Car accidents can happen when you least expect them to. As such, you should arm yourself with the information you need in order to pursue reimbursement for your out-of-pocket expenses, lost wages, and other related damages.

Below, we discuss how Virginia’s fault laws can impact you, how exactly fault is proven, and the importance of hiring a local attorney who can help you negotiate on your behalf with the insurance company.


When it comes to Virginia car accidents, the driver who is determined to be at fault for the crash will be liable to pay the damages of any persons involved—typically, this means that their auto insurance company will be responsible for the reimbursement.

However, some car accidents occur not by the fault of one of the drivers, but both of the drivers involved. Let’s say that the other driver made a negligent turn right in front of you, but you were found to be going slightly over the speed limit. The other driver was mostly at fault, so they should be, at the very least, help to a greater degree of accountability than you, right?

In Virginia, the answer is no. This is one of the handful of states that follows a “contributory negligence” rule when it comes to injury claims. Essentially, this means that a driver who is found to be even 1% at fault for an accident is barred pursuing money damages against the driver or their insurance company.


The insurance adjuster investigating your accident will be guided by the contributory negligence rule. As we know, insurance companies will do everything within their power to find a way to deny claims.

With this in mind, they may try to come up with a way to put a small percent of the fault on you. The adjuster may spin a slight detail of the accident, a piece of evidence, or your own statement in order to prove this. Remember, they don’t have to prove the entire accident was your fault, but just that you were even slightly responsible. In order to ensure that your case is built on solid ground and the insurance company does not take advantage of your rights, gathering evidence and taking the right steps is absolutely critical:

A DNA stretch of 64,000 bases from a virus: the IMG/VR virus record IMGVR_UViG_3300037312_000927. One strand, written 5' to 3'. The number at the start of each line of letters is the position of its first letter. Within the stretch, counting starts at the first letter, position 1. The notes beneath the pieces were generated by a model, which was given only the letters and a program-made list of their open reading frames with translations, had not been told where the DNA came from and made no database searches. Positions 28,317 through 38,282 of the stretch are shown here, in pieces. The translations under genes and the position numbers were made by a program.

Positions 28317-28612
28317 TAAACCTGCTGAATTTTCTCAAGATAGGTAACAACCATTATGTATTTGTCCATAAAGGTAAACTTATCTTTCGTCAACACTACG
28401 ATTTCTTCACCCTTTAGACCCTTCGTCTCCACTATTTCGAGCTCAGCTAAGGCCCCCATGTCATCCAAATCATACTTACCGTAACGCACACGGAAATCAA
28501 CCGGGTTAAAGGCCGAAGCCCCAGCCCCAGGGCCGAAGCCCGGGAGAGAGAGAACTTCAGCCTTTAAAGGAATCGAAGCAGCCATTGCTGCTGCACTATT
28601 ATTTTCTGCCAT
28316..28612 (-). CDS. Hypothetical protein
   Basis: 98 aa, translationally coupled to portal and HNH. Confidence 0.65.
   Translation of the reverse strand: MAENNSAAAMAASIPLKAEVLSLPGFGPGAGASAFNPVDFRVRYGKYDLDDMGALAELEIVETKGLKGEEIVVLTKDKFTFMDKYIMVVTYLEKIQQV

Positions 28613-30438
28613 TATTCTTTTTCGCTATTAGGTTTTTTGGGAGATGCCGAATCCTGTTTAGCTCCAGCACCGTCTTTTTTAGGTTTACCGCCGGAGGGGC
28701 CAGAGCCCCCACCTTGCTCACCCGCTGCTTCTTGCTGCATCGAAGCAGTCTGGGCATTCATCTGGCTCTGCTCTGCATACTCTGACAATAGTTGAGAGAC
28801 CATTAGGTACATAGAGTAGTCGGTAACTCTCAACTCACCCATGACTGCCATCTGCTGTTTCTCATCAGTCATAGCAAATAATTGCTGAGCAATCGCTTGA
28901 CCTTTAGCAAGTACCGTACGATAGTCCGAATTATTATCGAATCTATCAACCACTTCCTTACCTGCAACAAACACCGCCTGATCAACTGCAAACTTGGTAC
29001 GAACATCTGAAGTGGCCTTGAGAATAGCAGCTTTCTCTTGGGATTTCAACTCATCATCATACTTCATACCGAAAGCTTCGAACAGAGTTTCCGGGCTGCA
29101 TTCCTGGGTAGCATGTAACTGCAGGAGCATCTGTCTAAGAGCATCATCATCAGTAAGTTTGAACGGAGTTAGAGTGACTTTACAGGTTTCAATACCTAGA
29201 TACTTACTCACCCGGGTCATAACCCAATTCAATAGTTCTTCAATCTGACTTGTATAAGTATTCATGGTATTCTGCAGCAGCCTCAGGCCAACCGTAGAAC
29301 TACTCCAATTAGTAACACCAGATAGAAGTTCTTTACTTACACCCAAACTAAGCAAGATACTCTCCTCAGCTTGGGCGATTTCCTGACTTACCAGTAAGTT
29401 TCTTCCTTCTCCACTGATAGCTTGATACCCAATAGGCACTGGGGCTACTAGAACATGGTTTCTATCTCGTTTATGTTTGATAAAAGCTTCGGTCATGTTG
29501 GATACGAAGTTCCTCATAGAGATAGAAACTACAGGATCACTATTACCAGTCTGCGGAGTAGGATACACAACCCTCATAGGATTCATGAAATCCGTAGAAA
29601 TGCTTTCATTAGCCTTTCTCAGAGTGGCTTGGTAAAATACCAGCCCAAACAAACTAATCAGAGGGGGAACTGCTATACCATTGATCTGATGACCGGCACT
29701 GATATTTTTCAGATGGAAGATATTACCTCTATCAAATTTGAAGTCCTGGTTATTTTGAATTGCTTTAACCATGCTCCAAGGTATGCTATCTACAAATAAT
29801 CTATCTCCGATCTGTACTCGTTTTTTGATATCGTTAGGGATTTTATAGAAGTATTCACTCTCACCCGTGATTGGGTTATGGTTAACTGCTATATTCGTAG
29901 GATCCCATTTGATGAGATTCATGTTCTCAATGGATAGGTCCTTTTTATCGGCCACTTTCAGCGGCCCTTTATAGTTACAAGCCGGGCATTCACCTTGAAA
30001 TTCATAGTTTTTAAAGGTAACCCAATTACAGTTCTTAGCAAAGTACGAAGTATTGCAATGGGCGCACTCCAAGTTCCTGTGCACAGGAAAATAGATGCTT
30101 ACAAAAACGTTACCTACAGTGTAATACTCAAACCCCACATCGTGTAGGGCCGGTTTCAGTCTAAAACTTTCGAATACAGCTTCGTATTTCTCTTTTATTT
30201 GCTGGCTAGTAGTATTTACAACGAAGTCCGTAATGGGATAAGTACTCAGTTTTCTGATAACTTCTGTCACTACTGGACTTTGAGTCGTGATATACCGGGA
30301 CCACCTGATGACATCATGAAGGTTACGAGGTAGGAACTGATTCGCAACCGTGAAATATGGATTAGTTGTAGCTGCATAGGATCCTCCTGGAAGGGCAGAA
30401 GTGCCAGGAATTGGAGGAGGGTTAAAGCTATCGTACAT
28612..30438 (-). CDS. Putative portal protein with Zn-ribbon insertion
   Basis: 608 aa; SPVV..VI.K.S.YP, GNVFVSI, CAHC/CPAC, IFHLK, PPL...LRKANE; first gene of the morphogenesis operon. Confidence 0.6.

• Take photos and videos of the accident scene, including the vehicles, your injuries, road hazards, and surrounding scene
  • Call 9-1-1 and give an official statement to police about what happened
  • Exchange information with any witnesses that saw the accident
  • Do not give a recorded statement to the insurance company without speaking with an attorney


You should not let the contributory negligence rule stop you from exploring your legal options after a car accident. Oftentimes, fault is not what it seems to be at first glance, so don’t assume that you bear a percentage of fault without speaking with a car accident attorney.

Even if the insurance company tries to claim that you did something wrong, they have their own agenda. Do not take their word as the end-all-be-all. Your attorney will be able to review the details of your specific accident and gather the evidence as needed to move the odds in your favor. They will work to answer specific questions to show fault, such as:

  • What duty did each driver have at the time of the accident?
  • Were any traffic laws broken?
  • Was either of the drivers impaired or distracted?
  • What steps did the drivers take to avoid getting into a crash?


Dealing with the aftermath of a car accident is stressful enough. Determining liability for your accident and having to negotiate with the insurance company is an extra burden that you should not have to do alone.

As a family-based law firm, we understand just how much one singular accident can impact your life and that of your entire family. At Huffman & Huffman, our Newport News car accident attorneys are dedicated to taking the stress off of your shoulders so you can focus on healing the right way.

Our family is here to help yours. Contact Huffman & Huffman at (757) 599-6050 to get started with your no-fee, no-obligation consultation.


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